Learning Exercise

Virtual Lab on the Visible Spectrum of Hydrogen.

This is a worksheet that makes use of the emission and absorption applets for the visible spectrum of hydrogen within the Visual Quantum Mechanics Website. It is designed to be used in a survey course for non-science majors.
Course: General Physical Science

A collection of tutorials and experiments (real and virtual) covering quantum physics from a conceptual point of view. see more


Virtual Lab Assignment No. 3

Virtual Lab No. 3:  The Visible Spectrum of Hydrogen.


In this lab we will see how Bohr's model of the hydrogen atom can account
for its observed spectrum.  Your goal is to find the orbit transitions
that produce the four visible lines in the spectrum for both the emission
and absorption cases.  The applets for this lab can be found at the
links  http://phys.educ.ksu.edu/vqm/html/emission.html
for the emission spectrum, and  http://phys.educ.ksu.edu/vqm/html/absorption.html
.  Instructions for using the applet are included in this link. 
For those who don't want to calculate orbit energies themselves, you can
determine these by using the applet located at  http://home.a-city.de/walter.fendt/phe/bohrh.htm
. The energy of the electron in the currently selected orbit is given in
the lower right hand corner of the applet window.  Values in joules
and electron volts are given, you will  need the latter unit value
for this lab.


  1. The first step is to construct a table showing the electron energy in each
    of its possible orbits. Although in reality there are an infinite number
    of possibilities, to investigate the visible spectrum we need only consider
    values from n = 2 to n = 6.  The energy of the electron in each orbit
    can be found either using the formula ,
    or by using the Bohr
    theory of hydrogen applet

  2. Principal Quantum Number nElectron Energy (in eV)
    n = 1 

    n = 2

    n = 3 

    n = 4


    n = 5


    n = 6


  3. Next, load the emission
    spectrum applet
    . This will open in a new browser window. Move the mouse
    over one of the spectrum lamps; when you do so, the name of the material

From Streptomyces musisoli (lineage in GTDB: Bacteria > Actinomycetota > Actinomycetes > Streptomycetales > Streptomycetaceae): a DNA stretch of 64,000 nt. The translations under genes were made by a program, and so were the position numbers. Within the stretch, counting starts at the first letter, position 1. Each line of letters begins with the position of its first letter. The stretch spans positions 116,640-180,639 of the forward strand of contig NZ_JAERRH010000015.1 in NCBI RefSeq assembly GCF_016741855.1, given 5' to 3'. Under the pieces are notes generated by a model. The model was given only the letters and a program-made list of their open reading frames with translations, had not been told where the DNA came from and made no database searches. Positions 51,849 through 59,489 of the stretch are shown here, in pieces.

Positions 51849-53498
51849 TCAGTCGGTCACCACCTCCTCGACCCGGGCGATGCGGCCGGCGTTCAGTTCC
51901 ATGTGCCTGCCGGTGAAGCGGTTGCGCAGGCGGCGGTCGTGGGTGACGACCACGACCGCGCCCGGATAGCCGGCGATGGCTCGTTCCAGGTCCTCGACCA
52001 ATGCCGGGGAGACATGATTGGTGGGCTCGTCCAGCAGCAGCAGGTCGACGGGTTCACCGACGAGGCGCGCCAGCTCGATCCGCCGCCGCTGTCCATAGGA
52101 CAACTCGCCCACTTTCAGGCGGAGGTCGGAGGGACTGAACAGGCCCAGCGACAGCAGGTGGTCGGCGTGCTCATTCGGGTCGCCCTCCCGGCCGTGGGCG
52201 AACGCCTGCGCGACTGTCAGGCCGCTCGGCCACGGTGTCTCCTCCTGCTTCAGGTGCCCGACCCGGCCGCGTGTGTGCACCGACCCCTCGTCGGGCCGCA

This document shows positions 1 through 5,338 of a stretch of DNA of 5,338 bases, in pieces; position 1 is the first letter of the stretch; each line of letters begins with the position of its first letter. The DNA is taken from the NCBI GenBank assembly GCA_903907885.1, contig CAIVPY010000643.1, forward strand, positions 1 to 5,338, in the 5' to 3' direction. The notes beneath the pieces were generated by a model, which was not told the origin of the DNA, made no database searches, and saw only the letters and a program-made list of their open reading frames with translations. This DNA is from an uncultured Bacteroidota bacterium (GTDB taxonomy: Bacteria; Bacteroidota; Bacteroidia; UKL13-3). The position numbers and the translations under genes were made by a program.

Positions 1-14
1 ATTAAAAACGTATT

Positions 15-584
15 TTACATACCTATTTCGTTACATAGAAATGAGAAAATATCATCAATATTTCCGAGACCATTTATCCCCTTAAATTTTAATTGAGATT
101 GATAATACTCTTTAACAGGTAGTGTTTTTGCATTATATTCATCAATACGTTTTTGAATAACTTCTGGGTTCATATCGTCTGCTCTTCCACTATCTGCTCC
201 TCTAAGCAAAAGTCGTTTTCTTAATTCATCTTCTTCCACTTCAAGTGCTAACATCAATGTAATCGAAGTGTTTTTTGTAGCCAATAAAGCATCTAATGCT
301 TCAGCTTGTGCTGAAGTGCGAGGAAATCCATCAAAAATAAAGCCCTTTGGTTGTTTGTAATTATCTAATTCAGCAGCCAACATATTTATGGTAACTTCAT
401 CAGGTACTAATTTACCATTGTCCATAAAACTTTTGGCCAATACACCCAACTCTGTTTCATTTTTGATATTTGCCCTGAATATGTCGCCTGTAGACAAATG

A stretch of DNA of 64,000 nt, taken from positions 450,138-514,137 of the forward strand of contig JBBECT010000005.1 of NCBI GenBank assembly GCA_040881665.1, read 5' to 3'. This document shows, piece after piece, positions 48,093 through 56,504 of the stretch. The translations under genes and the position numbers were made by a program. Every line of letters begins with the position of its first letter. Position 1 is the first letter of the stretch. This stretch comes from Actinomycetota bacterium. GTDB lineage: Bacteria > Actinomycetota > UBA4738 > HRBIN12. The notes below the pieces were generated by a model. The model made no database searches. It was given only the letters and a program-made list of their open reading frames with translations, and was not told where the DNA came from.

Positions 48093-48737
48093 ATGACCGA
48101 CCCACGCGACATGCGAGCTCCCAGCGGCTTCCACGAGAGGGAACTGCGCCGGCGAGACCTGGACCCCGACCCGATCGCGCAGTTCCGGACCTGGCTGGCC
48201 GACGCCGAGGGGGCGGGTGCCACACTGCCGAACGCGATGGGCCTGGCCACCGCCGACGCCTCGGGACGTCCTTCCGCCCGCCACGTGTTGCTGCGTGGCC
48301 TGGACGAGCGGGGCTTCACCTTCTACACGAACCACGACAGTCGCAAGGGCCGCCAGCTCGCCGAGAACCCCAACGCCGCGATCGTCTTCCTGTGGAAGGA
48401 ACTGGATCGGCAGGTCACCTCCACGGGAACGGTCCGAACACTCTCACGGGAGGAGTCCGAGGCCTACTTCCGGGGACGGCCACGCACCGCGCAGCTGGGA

in the lamp will appear next to it.  Select the hydrogen lamp by clicking
    and dragging it to the spectrum lamp sockets. When the lamp is placed in
    the socket, the visible part of the hydrogen spectrum will appear at the
    top of the applet window.

  4. Follow the instructions in the applet to add each of the energy levels
    in your table to the energy level diagram in the applet. Since the graph
    scale is fairly coarse, you won't be able to match them exactly, but try
    to get as close as you can.

  5. With energy levels in place, you are ready to begin experimenting with
    transitions. When you enter a transition in the diagram, the spectral line
    to which it corresponds will appear in the section below the hydrogen spectrum,
    if its wavelength lies in the visible range, otherwise, nothing will happen.
    If you need to remove a transition, you can do so by dragging it off the

  6. Once you have obtained all four of the visible lines in the hydrogen spectrum,
    complete the table below.

  7. Spectral LineStarting Orbit NumberEnding Orbit No.
    1st Violet  
    2nd Violet  

  8. Next, load the absorption
    spectrum applet
    . Add the electron energy levels to it in the same fashion
    as for the emission applet. Experiment with transitions until you duplicate
    all the absorption lines and complete the table below.

  9. Absorption Spectrum Transition for Hydrogen
    Spectral LineStarting Orbit No.Ending Orbit No.


    1.  Do you see any patterns in the transitions that generate the emission
    spectrum of hydrogen?  If so, what are they?






    2. How do the transitions that generate the absorption spectrum compare
    with those that generate the emission spectrum?


Technical Notes

The applets used in this assignment require a Shockwave-enabled browser.


Bohr Model of the Hydrogen Atom, Atomic Spectroscopy

Type of Task

Learning Objectives

Students will explore the connection between discrete electron energy levels and the characteristic visible spectrum of hydrogen.